• Kat G

Trauma & Parenting

Okay so this is going to sound dramatic (or so my anxiety keeps saying), but instead of listing out all the traumatic events of my life, some small and some very, very large, in order to gain "credibility" - I'm going to ask you to just go into this believing me when I say I have lived through trauma at about every phase of my life. With that said I am also cognizant of the fact that I have not lived many kinds of trauma others reading this might have. This is not meant to diminish your experience. I am only able to speak from my own experiences.

 

I got really blessed by my family. They are loving, caring and supportive. But my parents grew up in conservative Christian homes and therefore were limited by their own experiences in regards to open communication about hard or "taboo" topics. While I knew I could go to them for anything I needed health wise, financially, education wise, etc. I didn't feel comfortable speaking to them about my emotional wellbeing in any great depth until my late twenties. Now, this wasn't all on them. We all know that mental health awareness has only started coming to the forefront of social conversation in the last decade or so, and even now it is still "taboo" in many business and other environments. Pair all of that with the fact that I spent half my life with someone unfamiliar with, uncomfortable with and incapable of supporting my mental health struggles past a certain level and it is no wonder I wasn't really able to communicate or regulate my emotions healthily.


So around the time I was fighting my battle with PPD and the decline of my marriage, I realized that if I didn't start talking to those closest to me about my mental health, asking for support and opening dialogues with them (including my amazingly supportive parents), then I wasn't going to be able to live as full and happy a life as I wanted. Therapy just wasn't enough anymore (and probably hadn't been for many years). I needed to be able to have real conversations with my parents, my closest friends and my partner about my mental health struggles, triggers and honestly just my every day emotions and feelings. Little did I know this would be the ground work for this very blog and my journey to transparent living.



Overlapping with my PPD, mental health awakening, and journey to transparency was and is EB's development. My astounding first born has already lived through some of my worst mental health battles and remained resilient and strong even though she isn't even four years old yet. I am forever grateful she is unlikely to remember any of it. But I want to do better for her and help foster in her a mental health support system that allows her to openly communicate her feelings, know her feelings are valid and normal and that she has support from me, always.



Much like my parents though, I am limited by my own experiences. Not having grown up in an environment or society that focused on mental health and emotional well being, I don't really know how to do it naturally. Luckily I am surrounded by some amazing women and mothers who also want to raise their children to be well rounded, emotionally intelligent humans. Thanks to them, I have been seeing a lot of references to Gentle Parenting. I'll admit I haven't dove into this topic substantially, but everything I see about it makes me feel like this is where my parenting path is leading. I recently found a Tik Tok creator who focuses on this subject and through my initial perusing of her feed, found a really helpful tool for helping to validate EB's emotional response to "no" when it is a situation that effects her safety. I've been practicing it over the last week or so and have seen a major improvement in the length of her frustration or melt down when I tell her, "I understand you are [frustrated/mad], but it is my job to keep you safe so we can't do that." Today in fact on a walk when she wanted to cross the street alone, I was able to look at her before the melt down ensued and ask her, "What's my job?", and she looked at me calmly and said, "To keep me safe." She held my hand and we crossed the street. I hope to uncover more logical, helpful tools like this. BUT -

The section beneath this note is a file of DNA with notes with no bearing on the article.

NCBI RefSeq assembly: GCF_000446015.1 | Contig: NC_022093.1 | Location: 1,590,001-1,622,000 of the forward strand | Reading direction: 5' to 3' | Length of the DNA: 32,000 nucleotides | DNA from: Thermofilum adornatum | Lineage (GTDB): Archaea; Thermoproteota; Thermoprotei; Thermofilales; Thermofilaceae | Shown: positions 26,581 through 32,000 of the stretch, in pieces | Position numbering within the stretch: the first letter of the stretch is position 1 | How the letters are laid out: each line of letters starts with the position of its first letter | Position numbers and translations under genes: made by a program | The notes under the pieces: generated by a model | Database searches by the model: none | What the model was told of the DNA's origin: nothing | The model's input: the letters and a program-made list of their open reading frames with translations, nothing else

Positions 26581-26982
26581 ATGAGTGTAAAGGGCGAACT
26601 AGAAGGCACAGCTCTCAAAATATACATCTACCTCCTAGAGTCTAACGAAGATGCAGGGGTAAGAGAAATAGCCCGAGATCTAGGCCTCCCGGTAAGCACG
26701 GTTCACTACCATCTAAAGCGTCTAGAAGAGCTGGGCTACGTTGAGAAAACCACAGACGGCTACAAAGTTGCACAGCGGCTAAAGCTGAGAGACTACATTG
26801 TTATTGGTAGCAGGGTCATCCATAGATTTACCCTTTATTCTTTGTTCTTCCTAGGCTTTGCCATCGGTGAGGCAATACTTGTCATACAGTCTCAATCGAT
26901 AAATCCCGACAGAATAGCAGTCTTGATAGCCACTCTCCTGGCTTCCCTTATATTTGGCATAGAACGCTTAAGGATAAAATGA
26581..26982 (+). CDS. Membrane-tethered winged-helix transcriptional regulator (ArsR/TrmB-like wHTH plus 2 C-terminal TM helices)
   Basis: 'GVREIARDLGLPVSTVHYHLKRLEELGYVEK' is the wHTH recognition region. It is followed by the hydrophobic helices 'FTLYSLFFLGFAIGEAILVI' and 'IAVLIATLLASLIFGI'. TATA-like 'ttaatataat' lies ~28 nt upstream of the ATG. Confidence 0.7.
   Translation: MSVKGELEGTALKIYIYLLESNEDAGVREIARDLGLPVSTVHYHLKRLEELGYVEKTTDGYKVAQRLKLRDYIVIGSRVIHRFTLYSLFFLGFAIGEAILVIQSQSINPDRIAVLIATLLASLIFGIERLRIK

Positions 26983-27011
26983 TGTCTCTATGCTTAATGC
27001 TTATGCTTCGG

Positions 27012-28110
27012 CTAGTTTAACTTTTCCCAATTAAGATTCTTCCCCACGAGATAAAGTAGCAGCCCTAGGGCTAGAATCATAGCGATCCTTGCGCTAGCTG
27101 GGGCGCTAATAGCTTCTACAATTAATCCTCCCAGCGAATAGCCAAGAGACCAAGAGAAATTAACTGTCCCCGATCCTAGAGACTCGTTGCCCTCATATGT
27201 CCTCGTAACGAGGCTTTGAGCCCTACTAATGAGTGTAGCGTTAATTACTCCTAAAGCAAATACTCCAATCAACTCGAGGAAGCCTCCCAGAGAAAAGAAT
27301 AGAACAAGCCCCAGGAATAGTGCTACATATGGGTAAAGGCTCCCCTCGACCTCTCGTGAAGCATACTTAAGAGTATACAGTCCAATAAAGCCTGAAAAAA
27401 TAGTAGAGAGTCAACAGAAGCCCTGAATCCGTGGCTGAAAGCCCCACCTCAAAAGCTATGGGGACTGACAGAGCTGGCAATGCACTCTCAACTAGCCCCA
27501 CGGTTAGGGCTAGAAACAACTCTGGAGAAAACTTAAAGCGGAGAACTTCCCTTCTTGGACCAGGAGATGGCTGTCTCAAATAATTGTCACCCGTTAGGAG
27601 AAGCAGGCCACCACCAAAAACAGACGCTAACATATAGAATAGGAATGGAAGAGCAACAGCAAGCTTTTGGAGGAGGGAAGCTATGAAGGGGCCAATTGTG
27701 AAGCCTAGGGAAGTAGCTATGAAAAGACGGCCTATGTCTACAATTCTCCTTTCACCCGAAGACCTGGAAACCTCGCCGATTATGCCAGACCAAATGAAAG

While I feel very optimistic about this parenting style, I am also aware it is going to push me to be even more self aware and emotionally regulated because the key to Gentle Parenting is staying calm. I know I'm not going to get it right all the time, no parent can or does. But I know I want my children to grow up with a good mental health support structure and with the tools they need to emotionally regulate this crazy world in hopes that it will allow them to live more peacefully and confidently when everyone else is losing their $#!+. At the end of the day I just have to do the best I can and keep showing up.


If you have any book, blog or podcast recommendations for Gentle Parenting please drop them below in the comments. I would be forever grateful.



To my munchkins, I LOVE YOU <3 Always, forever and with NO EXCEPTIONS.

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